Pictures to Share

    幾乎與菏花池齊名的 Chem Lawn(化學大樓前的草地), 巳經湮沒在歷史的洪流之中…

    一九七七年底,出任由理學會主辦的「科學雙週」(Science Fortnight) 的籌委會主席,圖為在陸佑堂舉行開幕典禮時向校方及同學們致詞。


    Union Festival 中參加辯論比賽,畢業的那一年,更出任隊長率領港大辯論隊與中文大學一決雌雄。

    Ross Lai 賴嘉年 (Arts)











    Eric Cheng 鄭成光 (Architecture)

    搭 棚 的 工 作






    Doreen Lee 李玉芳 (Arts)
    It is a delightful surprise that some of my classmates can still recall my name for I was major in 'cutting-class' back then! Living up to the motto "working hard and playing hard in HKU", I worked very hard to earn pocket money for the latest fashions (looking good has always been the number one enjoyable thing to me) and played very hard all the time. I was almost like a hermit - hiding away from the lecture rooms.

    I was not too upset when I discovered my certificate was accidentally thrown away by my brother's maid 20 years ago. Thanks to the few friends who had unreservedly supplied me with their life-saving notes, or I have no one else that could ever testify whether I had truly graduated with honours!

    Having made a confession about my past mischievousness, I must say HKU definitely gave me a solid foundation and a good start to my career as well as social life. The Arts Faculty helped nurture my power of association and develop a boundless, creative imagination - something I believe is essential to succeed in the world of commerce. And there I learned to enjoy life to the fullest.

    Charles Hing Lung Chan 陳慶龍 (Mechanical Engineering)


    Time to Remember

    It's been 25 years since we graduated. Yes, that's a long time! A quarter of a century! But yet those memories of our university days are so vivid in our minds!

    I don't know about you, but the 3 years in Mech Eng I consider the best time in my life. How can I forget all those good things: the shock when I first went into Hornell Hall (full size full frontal poster of a Japanese girl), learnt to play Tin Kau, dinner and night snacks in Water Street.

    And all those social gatherings: preparing invitation letters, picking them up from Star Ferry, preparing the food and drinks, drawing lots to determine who's going to be the "street sweepers" (remember Captain Lee chartering a mini bus?)

    The highlight has got to be Eng Nite '78, when M3 won the President's Cup; the roar of laughter when we sang our songs. I still wonder how come we were so creative then.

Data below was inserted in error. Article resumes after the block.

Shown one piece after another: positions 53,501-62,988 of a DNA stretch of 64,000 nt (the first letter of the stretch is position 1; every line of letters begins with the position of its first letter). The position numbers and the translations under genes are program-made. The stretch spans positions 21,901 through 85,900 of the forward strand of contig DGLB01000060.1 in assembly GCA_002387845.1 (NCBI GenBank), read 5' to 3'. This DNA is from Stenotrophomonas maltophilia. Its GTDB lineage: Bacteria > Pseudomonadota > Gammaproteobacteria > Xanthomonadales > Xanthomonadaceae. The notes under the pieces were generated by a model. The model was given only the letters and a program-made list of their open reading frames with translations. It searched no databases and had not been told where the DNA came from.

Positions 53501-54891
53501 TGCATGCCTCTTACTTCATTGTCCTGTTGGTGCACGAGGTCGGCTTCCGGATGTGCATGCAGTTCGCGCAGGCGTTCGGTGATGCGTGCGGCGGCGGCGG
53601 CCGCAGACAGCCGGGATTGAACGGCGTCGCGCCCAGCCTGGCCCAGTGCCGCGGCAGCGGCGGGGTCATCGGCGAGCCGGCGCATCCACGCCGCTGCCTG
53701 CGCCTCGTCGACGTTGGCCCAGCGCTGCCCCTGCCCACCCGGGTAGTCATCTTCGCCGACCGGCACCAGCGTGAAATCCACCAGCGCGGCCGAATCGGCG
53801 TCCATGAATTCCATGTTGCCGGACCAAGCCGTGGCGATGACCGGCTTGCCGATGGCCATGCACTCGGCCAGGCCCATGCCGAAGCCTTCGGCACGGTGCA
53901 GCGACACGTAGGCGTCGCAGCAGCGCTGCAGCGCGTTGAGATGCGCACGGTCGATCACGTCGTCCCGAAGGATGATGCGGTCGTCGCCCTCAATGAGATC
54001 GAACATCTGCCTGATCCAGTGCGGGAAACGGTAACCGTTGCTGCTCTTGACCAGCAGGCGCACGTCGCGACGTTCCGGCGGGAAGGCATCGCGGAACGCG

From not knowing one another at our first lecture (if my memory serves me right, it should be Drawing in Peel Lab Drawing Office, Mr Sykes asking us to buy engineering scale, and "don't insult me by bring in a ruler"), we had became great friends when we graduated. And up to this day, we still treasure our friendships, enjoying every gathering we manage to organise, however rare and geographically diverse that may be.


    在我來說,三年的 Mech Eng 生涯可算是我的黃金歲月。太多美好回憶了:猶記第一次踏入 Hornell Hall的驚訝(迎面一幅日本女優正面全身海報),其後的發揚國萃(打天九),水街宵夜 …

    還有 So Gat:砌邀請信,到天星碼頭接人,準備飲食,抽簽看誰做"清道伕"(還記得李隊長包 van仔嗎?)


    從第一堂互不相識(若無記錯,該是在 Peel Lab Drawing Office上繪圖課,Mr Sykes 叫我們買 Engineering Scale, 還說 "Don't insult me by bringing in a ruler")到三年後的沙煲兄弟。至今我們仍很珍惜我們的友誼,珍惜每一次難得的聚會。

    Wu Yin Ching 胡燕青 (Arts)









    Stephen Suen 孫漢明 (SocSc)



    Pong Man Chi 龐民治 (Civil Engineering)
    The University has provided vast varieties of opportunities for her students to explore. If not having studied at the University, I would
    not have worked at the Institute of Software, the Chinese Academy of Sciences, Beijing, and got the rare experience of the "early stage of
    socialism" in China in 1986-1989 as a Chinese born in Hong Kong.
    Looking back till now, the experiences in the University and in Beijing are most memorable.

    Tang Wai-Ming 鄧偉明 (Civil Engineering)
    Yip Hung-Wai 葉鴻偉
    (Civil Engineering)

    Chow Wing-Kwong 鄒永光 (Civil Engineering)

    Tang Wai-Ming (鄧偉明) and Yip Hung-Wai (葉鴻偉) by Zhujiang at Guangzhou (珠江橋畔) in July 1978